Sunday, April 18, 2021

Will Delhi Follow Washington and Ban Chinese Huawei from 5G Network Deployments in India?

India may consider joining other nations in declining the US’ request to ban Chinese network equipment maker Huawei from 5G network deployments. Many nations have argued that security risks can be managed by closely scrutinising Huawei and its software.

Islamabad Blames India For Spreading Baseless Reports On Chinese Military Base in Pakistan

Eventhough there is a recognition of security issues in using the Chinese-manufactured mobile telephony, Indian government officials have cited the examples of the United Kingdom and Germany in their decision to also reject Washington’s demand, Indian daily The Economic Times reported on Tuesday.

New Delhi is apparently of the view that every country has the right to make its own assessment and prepare its commercial strategy accordingly.

Huawei is confident that it will be able to measure up to the prescribed criteria for participation in the 5G trials. It also admits that it expects a decision to be made only after the general elections in India conclude, the daily reported.

Stakeholders are currently awaiting an allotment of the 5G trial spectrum from the Indian government. Huawei is competing mainly with European vendors Nokia and Ericsson, besides Chinese rival ZTE, for the global telecom gear contracts.

Huawei has said that it intends to fully comply with India’s cybersecurity laws. “Our equipment is compliant to international standards and tests and we are ready to comply with any government regulations and tests in India”, a senior Huawei India official told the Indian daily.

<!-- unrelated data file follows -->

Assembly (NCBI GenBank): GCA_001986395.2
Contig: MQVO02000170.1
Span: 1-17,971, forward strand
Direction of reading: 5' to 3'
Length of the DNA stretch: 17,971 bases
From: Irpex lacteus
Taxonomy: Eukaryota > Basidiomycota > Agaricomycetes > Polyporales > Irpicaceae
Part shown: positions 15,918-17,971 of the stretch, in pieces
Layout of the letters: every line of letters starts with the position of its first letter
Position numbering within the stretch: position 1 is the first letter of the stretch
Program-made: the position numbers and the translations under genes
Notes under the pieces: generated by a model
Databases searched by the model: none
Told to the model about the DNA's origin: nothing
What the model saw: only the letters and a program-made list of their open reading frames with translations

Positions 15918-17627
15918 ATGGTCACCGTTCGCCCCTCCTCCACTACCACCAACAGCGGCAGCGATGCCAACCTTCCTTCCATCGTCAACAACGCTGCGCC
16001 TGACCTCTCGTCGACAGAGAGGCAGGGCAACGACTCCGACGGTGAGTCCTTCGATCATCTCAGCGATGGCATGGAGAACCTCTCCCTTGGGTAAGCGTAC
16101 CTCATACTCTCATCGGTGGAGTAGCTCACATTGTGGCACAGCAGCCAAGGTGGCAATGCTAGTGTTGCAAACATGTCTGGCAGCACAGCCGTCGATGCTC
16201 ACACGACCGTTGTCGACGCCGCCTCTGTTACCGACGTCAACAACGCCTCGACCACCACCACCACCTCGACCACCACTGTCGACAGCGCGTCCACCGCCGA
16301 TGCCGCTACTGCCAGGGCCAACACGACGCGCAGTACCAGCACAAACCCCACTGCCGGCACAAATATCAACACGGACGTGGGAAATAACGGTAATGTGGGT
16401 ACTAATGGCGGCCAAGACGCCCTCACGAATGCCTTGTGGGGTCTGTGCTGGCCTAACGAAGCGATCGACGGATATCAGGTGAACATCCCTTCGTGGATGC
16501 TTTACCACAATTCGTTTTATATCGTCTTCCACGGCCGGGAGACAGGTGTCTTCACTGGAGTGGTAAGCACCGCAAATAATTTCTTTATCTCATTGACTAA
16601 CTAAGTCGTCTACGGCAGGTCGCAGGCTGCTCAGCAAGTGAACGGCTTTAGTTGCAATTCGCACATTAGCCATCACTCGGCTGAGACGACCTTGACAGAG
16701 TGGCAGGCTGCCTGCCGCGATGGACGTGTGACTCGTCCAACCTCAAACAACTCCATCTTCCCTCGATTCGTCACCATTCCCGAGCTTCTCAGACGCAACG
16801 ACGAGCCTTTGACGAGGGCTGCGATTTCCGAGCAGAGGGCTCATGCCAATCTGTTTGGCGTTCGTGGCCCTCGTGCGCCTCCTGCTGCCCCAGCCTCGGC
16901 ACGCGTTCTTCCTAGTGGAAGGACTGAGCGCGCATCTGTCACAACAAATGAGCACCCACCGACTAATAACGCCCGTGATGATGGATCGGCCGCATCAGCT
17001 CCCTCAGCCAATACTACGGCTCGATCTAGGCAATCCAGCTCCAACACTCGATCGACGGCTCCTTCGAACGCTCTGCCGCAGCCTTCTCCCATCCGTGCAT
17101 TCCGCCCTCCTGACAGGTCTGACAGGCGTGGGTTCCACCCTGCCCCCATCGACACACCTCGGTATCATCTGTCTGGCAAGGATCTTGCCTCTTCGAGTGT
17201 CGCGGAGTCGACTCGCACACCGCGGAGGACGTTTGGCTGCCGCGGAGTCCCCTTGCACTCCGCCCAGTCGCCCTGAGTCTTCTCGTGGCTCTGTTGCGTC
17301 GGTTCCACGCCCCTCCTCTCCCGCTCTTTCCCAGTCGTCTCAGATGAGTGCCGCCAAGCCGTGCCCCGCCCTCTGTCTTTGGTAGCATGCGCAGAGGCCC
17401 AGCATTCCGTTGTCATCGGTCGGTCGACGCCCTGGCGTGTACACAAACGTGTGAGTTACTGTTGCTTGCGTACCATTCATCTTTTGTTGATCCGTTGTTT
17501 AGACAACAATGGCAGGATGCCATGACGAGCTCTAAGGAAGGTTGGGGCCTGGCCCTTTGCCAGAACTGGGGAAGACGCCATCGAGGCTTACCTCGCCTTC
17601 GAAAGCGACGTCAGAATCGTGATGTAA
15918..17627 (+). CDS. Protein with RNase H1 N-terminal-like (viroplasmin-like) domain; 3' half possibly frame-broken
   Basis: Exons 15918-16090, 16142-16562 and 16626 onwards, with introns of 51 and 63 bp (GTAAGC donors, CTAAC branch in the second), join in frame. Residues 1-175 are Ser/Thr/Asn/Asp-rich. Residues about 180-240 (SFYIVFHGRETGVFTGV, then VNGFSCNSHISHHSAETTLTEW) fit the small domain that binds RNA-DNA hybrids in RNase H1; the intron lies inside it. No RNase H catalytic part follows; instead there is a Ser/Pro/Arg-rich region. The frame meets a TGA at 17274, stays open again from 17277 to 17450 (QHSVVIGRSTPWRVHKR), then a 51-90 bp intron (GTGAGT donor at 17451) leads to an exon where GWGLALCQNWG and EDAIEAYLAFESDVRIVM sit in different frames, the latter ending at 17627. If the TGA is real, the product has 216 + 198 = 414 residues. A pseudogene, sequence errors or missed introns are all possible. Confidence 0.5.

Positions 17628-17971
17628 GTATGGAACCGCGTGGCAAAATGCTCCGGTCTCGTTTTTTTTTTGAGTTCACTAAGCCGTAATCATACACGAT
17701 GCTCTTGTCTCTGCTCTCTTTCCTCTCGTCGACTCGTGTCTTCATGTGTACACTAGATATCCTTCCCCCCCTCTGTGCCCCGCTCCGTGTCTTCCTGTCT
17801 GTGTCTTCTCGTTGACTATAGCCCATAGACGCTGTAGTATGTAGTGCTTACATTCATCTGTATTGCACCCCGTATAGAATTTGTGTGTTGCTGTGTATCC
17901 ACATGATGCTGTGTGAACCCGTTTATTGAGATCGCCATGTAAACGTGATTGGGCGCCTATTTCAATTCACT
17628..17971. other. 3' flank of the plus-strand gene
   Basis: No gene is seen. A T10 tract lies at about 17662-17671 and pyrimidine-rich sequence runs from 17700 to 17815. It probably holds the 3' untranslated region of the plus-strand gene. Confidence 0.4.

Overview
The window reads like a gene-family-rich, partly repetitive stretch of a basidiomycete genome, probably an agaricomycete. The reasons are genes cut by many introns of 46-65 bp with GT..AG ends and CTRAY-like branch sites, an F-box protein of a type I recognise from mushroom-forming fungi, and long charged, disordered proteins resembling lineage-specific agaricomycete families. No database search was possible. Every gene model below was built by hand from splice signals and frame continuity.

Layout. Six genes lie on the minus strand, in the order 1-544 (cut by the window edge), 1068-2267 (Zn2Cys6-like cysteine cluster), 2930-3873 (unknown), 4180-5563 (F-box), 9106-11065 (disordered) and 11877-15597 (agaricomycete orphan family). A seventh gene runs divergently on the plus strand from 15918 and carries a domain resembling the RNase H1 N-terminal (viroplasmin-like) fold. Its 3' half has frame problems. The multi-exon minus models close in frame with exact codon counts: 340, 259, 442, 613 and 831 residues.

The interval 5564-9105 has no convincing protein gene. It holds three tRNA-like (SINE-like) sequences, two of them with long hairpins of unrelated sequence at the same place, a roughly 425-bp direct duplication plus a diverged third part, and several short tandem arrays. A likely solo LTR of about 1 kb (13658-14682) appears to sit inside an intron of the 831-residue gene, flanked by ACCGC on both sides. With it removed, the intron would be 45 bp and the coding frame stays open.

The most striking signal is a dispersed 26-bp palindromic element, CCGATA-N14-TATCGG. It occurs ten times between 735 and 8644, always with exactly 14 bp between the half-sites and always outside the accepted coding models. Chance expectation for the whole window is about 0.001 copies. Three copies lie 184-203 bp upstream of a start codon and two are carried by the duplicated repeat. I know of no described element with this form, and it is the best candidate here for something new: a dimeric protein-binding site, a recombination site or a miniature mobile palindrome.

Over the past several months, the US has been trying to pressure other nations not to use fifth-generation, or 5G, wireless networks of Huawei. The warnings stem from Washington’s concerns that Huawei and other Chinese telecom companies are a significant security threat, given Beijing’s control over the mobile telephony industry, The New York Times reported.

Trump administration officials have reportedly pointed out that new Chinese security laws require Huawei and other companies to provide information to intelligence officials. This, they say, could allow China access to vast amounts of data and even let Beijing spy on companies, individuals, and governments. Huawei officials, however, have rejected this premise.

The US is now looking at other ways to curb Huawei’s expansion globally by possibly restricting American companies from supplying the latter with key components that it may need to build 5G networks across the world, The New York Times reported.

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